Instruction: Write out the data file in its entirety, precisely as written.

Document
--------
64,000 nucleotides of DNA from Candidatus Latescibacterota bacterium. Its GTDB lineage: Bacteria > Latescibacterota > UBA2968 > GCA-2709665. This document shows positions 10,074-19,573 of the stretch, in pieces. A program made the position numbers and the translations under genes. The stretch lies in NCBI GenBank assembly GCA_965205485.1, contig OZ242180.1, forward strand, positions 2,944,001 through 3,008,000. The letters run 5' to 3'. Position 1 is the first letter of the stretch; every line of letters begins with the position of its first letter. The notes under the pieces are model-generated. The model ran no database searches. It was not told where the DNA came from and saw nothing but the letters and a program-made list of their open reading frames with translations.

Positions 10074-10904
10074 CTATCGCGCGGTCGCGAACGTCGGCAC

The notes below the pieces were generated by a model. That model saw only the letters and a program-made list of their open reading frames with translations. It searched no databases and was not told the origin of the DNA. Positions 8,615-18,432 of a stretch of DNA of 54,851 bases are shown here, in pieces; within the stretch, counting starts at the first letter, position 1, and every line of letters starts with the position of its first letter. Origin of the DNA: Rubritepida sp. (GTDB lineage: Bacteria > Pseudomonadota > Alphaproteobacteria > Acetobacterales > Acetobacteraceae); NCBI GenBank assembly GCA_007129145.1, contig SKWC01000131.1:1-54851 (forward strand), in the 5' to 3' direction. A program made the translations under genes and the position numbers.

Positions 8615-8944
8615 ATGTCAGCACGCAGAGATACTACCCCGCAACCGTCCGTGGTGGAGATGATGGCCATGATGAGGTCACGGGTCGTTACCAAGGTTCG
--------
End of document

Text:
64,000 nucleotides of DNA from Candidatus Latescibacterota bacterium. Its GTDB lineage: Bacteria > Latescibacterota > UBA2968 > GCA-2709665. This document shows positions 10,074-19,573 of the stretch, in pieces. A program made the position numbers and the translations under genes. The stretch lies in NCBI GenBank assembly GCA_965205485.1, contig OZ242180.1, forward strand, positions 2,944,001 through 3,008,000. The letters run 5' to 3'. Position 1 is the first letter of the stretch; every line of letters begins with the position of its first letter. The notes under the pieces are model-generated. The model ran no database searches. It was not told where the DNA came from and saw nothing but the letters and a program-made list of their open reading frames with translations.

Positions 10074-10904
10074 CTATCGCGCGGTCGCGAACGTCGGCAC

The notes below the pieces were generated by a model. That model saw only the letters and a program-made list of their open reading frames with translations. It searched no databases and was not told the origin of the DNA. Positions 8,615-18,432 of a stretch of DNA of 54,851 bases are shown here, in pieces; within the stretch, counting starts at the first letter, position 1, and every line of letters starts with the position of its first letter. Origin of the DNA: Rubritepida sp. (GTDB lineage: Bacteria > Pseudomonadota > Alphaproteobacteria > Acetobacterales > Acetobacteraceae); NCBI GenBank assembly GCA_007129145.1, contig SKWC01000131.1:1-54851 (forward strand), in the 5' to 3' direction. A program made the translations under genes and the position numbers.

Positions 8615-8944
8615 ATGTCAGCACGCAGAGATACTACCCCGCAACCGTCCGTGGTGGAGATGATGGCCATGATGAGGTCACGGGTCGTTACCAAGGTTCG